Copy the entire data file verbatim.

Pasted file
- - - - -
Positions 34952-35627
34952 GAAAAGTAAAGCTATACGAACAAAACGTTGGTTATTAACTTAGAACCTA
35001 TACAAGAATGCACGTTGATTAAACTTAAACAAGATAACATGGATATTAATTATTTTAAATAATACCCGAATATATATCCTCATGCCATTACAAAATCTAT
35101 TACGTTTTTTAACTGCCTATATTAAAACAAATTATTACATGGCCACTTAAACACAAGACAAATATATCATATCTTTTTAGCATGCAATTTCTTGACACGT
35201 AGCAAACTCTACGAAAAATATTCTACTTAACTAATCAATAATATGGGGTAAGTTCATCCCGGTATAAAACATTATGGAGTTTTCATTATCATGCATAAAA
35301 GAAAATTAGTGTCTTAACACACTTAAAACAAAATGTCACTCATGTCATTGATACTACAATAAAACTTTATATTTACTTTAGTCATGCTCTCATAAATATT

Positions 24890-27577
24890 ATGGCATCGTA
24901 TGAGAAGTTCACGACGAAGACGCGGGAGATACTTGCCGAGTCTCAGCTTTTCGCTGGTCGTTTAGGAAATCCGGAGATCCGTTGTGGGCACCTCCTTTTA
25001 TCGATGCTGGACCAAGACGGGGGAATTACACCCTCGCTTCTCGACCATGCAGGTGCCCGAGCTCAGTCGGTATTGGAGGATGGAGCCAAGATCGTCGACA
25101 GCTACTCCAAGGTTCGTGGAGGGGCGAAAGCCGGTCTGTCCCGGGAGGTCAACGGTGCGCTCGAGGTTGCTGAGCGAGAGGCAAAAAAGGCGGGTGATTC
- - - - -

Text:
Positions 34952-35627
34952 GAAAAGTAAAGCTATACGAACAAAACGTTGGTTATTAACTTAGAACCTA
35001 TACAAGAATGCACGTTGATTAAACTTAAACAAGATAACATGGATATTAATTATTTTAAATAATACCCGAATATATATCCTCATGCCATTACAAAATCTAT
35101 TACGTTTTTTAACTGCCTATATTAAAACAAATTATTACATGGCCACTTAAACACAAGACAAATATATCATATCTTTTTAGCATGCAATTTCTTGACACGT
35201 AGCAAACTCTACGAAAAATATTCTACTTAACTAATCAATAATATGGGGTAAGTTCATCCCGGTATAAAACATTATGGAGTTTTCATTATCATGCATAAAA
35301 GAAAATTAGTGTCTTAACACACTTAAAACAAAATGTCACTCATGTCATTGATACTACAATAAAACTTTATATTTACTTTAGTCATGCTCTCATAAATATT

Positions 24890-27577
24890 ATGGCATCGTA
24901 TGAGAAGTTCACGACGAAGACGCGGGAGATACTTGCCGAGTCTCAGCTTTTCGCTGGTCGTTTAGGAAATCCGGAGATCCGTTGTGGGCACCTCCTTTTA
25001 TCGATGCTGGACCAAGACGGGGGAATTACACCCTCGCTTCTCGACCATGCAGGTGCCCGAGCTCAGTCGGTATTGGAGGATGGAGCCAAGATCGTCGACA
25101 GCTACTCCAAGGTTCGTGGAGGGGCGAAAGCCGGTCTGTCCCGGGAGGTCAACGGTGCGCTCGAGGTTGCTGAGCGAGAGGCAAAAAAGGCGGGTGATTC